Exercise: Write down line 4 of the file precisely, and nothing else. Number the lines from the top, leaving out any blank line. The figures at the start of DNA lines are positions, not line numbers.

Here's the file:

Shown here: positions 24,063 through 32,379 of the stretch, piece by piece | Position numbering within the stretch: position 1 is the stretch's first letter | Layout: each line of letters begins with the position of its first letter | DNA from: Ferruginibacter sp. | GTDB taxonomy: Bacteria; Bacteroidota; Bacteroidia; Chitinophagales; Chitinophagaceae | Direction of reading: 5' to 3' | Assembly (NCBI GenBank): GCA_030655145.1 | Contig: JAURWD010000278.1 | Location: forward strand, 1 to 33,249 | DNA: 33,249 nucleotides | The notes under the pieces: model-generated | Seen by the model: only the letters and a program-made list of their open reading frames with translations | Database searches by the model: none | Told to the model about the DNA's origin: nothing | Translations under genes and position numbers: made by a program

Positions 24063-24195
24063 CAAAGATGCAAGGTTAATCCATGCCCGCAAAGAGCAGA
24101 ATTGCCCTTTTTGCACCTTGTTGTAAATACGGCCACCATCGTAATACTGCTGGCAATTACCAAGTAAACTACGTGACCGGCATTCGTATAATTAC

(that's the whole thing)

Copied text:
24101 ATTGCCCTTTTTGCACCTTGTTGTAAATACGGCCACCATCGTAATACTGCTGGCAATTACCAAGTAAACTACGTGACCGGCATTCGTATAATTAC